Sept. 19 (Bloomberg) -- U.K. stocks declined, ending a four-day rally on the benchmark FTSE 100 Index, amid speculation European officials won’t be able to contain the region’s sovereign debt crisis.
Royal Bank of Scotland Group Plc and Lloyds Banking Group Plc lost more than 5 percent as banks across Europe declined. Rio Tinto Group and Antofagasta Plc retreated more than 3 percent as metal prices dropped.
The FTSE 100 slid 108.85, or 2 percent, to 5,259.56 at the 4:30 p.m. close in London, paring some of last week’s 3 percent advance. The benchmark measure has lost 12 percent since the start of July amid mounting concern that Europe’s debt crisis is worsening and global economic growth is slowing. The FTSE All-Share Index fell 2 percent today, while Ireland’s ISEQ Index retreated 1.5 percent.
“Another week begins and the same old stories continue to vie for attention, with Greece struggling to convince the rest of Europe it can meet its obligations,” said Michael Hewson, a markets analyst at CMC Markets in London.
Greece’s ability to avoid default hangs in the balance this week as international monitors prepare to assess whether Prime Minister George Papandreou can meet the conditions of rescue loans. The Greek leader canceled a U.S. visit that was to begin yesterday, saying he needed to remain in the country for a “critical” seven days.
European Union and International Monetary Fund inspectors are holding a teleconference today with Greece’s Finance Minister, Evangelos Venizelos, to judge whether the government is eligible for an aid payment due in October.
RBS, the biggest government-owned lender, sank 5.7 percent to 22.88 pence. Lloyds declined 6.7 percent to 33.42 pence and Barclays Plc retreated 6.6 percent to 152.7 pence.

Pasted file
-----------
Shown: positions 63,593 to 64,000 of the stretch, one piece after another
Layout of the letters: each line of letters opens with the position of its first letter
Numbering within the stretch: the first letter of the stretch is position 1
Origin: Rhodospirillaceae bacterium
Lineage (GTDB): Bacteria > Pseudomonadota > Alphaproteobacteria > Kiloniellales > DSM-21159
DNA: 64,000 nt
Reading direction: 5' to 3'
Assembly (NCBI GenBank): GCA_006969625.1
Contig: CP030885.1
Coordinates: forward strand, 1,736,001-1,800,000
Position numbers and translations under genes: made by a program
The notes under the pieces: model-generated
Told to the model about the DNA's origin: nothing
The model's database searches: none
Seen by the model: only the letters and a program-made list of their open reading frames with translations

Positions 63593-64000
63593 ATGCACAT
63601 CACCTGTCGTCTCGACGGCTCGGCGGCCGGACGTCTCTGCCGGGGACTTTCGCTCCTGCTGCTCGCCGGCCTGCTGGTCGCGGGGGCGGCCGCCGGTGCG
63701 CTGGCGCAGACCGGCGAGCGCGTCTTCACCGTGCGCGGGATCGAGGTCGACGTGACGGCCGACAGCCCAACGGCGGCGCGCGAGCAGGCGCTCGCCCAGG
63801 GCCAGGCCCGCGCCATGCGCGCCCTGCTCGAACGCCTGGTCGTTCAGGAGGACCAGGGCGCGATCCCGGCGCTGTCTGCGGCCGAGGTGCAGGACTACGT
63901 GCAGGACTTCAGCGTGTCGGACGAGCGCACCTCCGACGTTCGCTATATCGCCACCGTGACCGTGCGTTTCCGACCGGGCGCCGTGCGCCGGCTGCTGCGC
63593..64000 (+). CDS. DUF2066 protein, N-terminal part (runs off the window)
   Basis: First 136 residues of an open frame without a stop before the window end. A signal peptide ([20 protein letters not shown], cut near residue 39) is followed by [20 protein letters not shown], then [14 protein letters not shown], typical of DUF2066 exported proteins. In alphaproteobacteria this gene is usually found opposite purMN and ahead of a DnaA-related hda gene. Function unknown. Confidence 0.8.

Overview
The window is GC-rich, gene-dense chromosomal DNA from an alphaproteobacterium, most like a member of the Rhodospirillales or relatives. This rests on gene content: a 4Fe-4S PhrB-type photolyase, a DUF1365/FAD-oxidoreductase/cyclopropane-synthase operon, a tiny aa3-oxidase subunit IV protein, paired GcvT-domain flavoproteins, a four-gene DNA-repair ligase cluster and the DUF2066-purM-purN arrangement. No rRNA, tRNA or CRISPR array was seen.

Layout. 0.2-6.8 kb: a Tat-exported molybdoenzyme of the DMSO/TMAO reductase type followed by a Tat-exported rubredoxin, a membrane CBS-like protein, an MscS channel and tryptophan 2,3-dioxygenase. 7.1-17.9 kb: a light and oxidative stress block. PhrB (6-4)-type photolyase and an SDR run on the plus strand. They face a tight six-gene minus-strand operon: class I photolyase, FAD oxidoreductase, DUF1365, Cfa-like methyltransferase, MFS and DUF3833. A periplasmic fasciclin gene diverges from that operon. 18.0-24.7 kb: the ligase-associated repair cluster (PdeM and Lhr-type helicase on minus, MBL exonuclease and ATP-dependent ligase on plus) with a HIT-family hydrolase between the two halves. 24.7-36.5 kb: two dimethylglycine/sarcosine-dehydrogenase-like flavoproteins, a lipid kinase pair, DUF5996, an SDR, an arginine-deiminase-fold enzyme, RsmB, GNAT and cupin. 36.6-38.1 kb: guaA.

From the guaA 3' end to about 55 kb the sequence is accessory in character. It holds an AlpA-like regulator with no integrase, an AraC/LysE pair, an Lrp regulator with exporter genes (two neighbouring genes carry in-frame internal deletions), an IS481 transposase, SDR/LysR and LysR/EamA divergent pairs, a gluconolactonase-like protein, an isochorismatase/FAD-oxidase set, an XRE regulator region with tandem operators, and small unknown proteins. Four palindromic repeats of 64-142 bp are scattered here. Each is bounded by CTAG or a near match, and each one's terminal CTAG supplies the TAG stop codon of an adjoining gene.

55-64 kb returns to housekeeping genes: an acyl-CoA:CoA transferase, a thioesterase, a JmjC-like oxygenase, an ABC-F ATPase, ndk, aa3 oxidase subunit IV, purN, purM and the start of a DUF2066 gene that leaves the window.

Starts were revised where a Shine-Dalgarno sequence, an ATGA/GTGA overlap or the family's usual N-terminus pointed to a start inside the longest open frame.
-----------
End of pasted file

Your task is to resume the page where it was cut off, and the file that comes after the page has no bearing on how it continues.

U.K. Business Secretary Vince Cable is to look at ways to help shareholders curb excessive executive pay at underperforming companies, calling the current system “dysfunctional” and a failure of corporate governance. Options under consideration in a discussion paper published by Cable’s Department for Business, Innovation and Skills today include giving shareholders a binding vote on pay and putting employees on company remuneration committees.
Rio Tinto, the world’s second-biggest mining company, lost 3.3 percent to 3,505 pence. Antofagasta declined 8.2 percent to 1,194 pence, the largest drop since May. Copper, lead, nickel, tin and zinc fell on the London Metal Exchange.
Ocado Group Plc tumbled 11 percent to 118.4 pence as the biggest U.K. online-only grocer reported a slowdown in sales growth and said that profitability will be “slightly lower” than it had expected.
Meggitt Plc rose 3.6 percent to 331.5 pence, a fourth day of gains, as Goldman Sachs Group Inc. named the company on a list of potential European defense and aerospace takeover targets.
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